The conventional deposition of mine tailings as a slurry will likely result in seepage, with the potential to contaminate surface and groundwater, particularly during deposition, and possibly post-closure. In a dry climate, tailings deposition can be cycled, excess supernatant water can be collected and stored elsewhere, and excess water can largely be evaporated. On closure, tailings stored in a dry climate may remain desiccated to the extent that incidental rainfall will not result in continued seepage to the environment.
It was postulated that if the tailings were to be allowed to desiccate for a sufficiently long time period, rainfall events will not infiltrate the full depth of the desiccated tailings and reform a hydraulic connection with the groundwater table, resulting in negligible risk of seepage post-closure. Any rainfall that re-wets the upper tailings layers would re-evaporate. The purpose of any cover would then be to limit dust and promote some vegetation, rather than to shed rainfall runoff.
To provide supporting information for the selection of appropriate closure design criteria, and to provide information relating to the unsaturated behaviour of tailings during deposition and desiccation cycles, a trial tailings cell at a mine in arid Western Australia has been instrumented with moisture and suction sensors located on towers placed prior to tailings deposition. The monitoring data collected over a period of 2 years suggest the following:
• Rapid desiccation of the tailings and the foundation occurs following the cessation of tailings deposition.
• Rapid wetting-up of the desiccated tailings occurs during the deposition of fresh tailings, with surficial wetting-up of the tailings during rainfall events.
• The majority of the considerable surplus water evaporates.
• The saturated and unsaturated states can be directly linked to deposition and desiccation cycles.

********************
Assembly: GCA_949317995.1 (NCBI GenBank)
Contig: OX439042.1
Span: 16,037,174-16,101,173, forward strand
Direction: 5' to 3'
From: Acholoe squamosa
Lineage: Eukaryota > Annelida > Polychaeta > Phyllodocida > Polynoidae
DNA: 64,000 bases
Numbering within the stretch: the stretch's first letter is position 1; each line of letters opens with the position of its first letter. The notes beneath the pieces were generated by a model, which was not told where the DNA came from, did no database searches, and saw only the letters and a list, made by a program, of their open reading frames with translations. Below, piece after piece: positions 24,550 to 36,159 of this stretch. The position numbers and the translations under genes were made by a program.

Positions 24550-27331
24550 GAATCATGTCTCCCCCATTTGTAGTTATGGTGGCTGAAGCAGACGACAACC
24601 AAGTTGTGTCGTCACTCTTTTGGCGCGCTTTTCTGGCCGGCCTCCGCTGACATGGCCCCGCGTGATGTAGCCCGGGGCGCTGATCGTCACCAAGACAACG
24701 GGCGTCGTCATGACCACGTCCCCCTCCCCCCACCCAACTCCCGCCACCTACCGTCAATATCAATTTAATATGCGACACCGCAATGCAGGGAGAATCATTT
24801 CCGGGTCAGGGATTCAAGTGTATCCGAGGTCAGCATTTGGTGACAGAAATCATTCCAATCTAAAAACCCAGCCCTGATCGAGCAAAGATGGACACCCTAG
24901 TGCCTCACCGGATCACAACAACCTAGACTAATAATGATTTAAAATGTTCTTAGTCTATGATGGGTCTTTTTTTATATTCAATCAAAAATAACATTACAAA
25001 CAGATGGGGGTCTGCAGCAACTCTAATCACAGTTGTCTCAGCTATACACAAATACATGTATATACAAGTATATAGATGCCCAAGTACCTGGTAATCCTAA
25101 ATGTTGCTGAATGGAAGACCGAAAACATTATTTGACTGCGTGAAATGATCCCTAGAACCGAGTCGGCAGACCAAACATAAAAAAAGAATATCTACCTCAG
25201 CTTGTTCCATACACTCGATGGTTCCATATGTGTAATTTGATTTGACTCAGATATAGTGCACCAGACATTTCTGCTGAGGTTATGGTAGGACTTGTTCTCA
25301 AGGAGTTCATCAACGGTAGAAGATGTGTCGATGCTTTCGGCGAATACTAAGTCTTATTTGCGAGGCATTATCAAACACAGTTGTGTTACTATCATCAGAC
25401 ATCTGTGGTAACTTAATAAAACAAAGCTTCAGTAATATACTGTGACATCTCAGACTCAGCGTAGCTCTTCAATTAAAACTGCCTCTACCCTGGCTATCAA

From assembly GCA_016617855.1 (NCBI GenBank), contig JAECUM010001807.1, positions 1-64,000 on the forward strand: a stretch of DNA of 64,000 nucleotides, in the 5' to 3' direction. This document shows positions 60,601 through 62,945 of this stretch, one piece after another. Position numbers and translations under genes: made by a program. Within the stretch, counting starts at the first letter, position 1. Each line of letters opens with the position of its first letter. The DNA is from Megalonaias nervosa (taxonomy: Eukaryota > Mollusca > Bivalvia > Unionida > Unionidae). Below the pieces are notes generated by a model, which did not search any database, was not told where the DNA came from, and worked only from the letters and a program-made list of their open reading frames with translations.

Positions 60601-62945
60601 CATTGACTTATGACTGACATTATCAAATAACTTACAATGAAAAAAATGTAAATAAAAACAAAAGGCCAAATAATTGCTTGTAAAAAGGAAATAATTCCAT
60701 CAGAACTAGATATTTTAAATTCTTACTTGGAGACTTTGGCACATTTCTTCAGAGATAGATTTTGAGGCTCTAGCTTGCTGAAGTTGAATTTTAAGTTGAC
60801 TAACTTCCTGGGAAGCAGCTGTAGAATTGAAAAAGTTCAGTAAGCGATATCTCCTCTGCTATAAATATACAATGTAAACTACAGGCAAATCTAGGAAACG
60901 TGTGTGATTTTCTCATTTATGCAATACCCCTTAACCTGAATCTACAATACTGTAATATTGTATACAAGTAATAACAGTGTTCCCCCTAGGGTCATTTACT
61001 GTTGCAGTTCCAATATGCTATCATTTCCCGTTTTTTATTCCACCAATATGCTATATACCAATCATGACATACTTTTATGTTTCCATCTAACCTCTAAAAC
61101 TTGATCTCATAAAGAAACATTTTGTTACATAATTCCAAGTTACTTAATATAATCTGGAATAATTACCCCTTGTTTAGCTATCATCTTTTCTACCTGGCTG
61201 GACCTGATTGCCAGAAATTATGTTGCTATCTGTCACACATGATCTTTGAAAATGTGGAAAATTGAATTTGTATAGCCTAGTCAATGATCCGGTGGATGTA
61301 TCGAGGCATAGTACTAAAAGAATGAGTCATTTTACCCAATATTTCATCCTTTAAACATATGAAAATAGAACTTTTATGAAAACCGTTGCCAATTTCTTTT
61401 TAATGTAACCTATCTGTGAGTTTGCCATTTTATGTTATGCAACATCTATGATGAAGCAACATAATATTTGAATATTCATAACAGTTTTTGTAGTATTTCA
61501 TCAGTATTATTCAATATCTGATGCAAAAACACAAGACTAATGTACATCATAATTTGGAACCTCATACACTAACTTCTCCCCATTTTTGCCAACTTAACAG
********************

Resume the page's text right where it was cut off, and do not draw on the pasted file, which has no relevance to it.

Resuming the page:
• An unsaturated state is maintained during rainfall events that occur during desiccation periods.
Following the collection of field data, a column experiment was carried out at The University of Queensland (UQ) under controlled conditions to provide information relating to the saturation and desiccation of tailings placed in layers, and allow a numerical model to be calibrated. The data collected during the column experiment indicated similar responses to the field data, with rapid desiccation of the tailings and the foundation following the cessation of tailings deposition, and then rapid wetting-up of the desiccated tailings occurs during the deposition of fresh tailings, with surficial wetting-up of the tailings during rainfall events.
Numerical modelling has been carried out to identify the ponding depth required to cause infiltration through the full depth of the desiccated tailings column. The numerical model was developed using field and laboratory data, including site and laboratory climate data. The numerical results indicate that, provided a surficial suction of 100 kPa or more is achieved, the tailings are likely to mimic a store and release cover system for surface water ponding depths up to about 500 mm (modelled to result from rainfall in one day and representing about twice the average annual rainfall for the site; hence very much a worst case). Rainfall events causing greater depths of surface ponding than 500 mm may need to be considered in the design of closure measures, if the agreed closure criteria include consideration of the Probable Maximum Precipitation (PMP).
Based on the work presented in this Thesis, the author recommends that the upper surface of the tailings studied in their dry climatic setting be regraded to spread the temporary retention of rainwater on the upper surfaces of the Tailings Storage Facilities (TSFs) to facilitate loss to evaporation. Terracing the upper surface to optimise evaporation would be advantageous, with the aim of limiting the depth of surface ponding to no more than 500 mm. To accommodate large, yet infrequent, rainfall events, specific locations should be identified to allow for additional rainfall collected on the surface to overflow into purpose-built drop structures, releasing the excess rain water to the natural environment.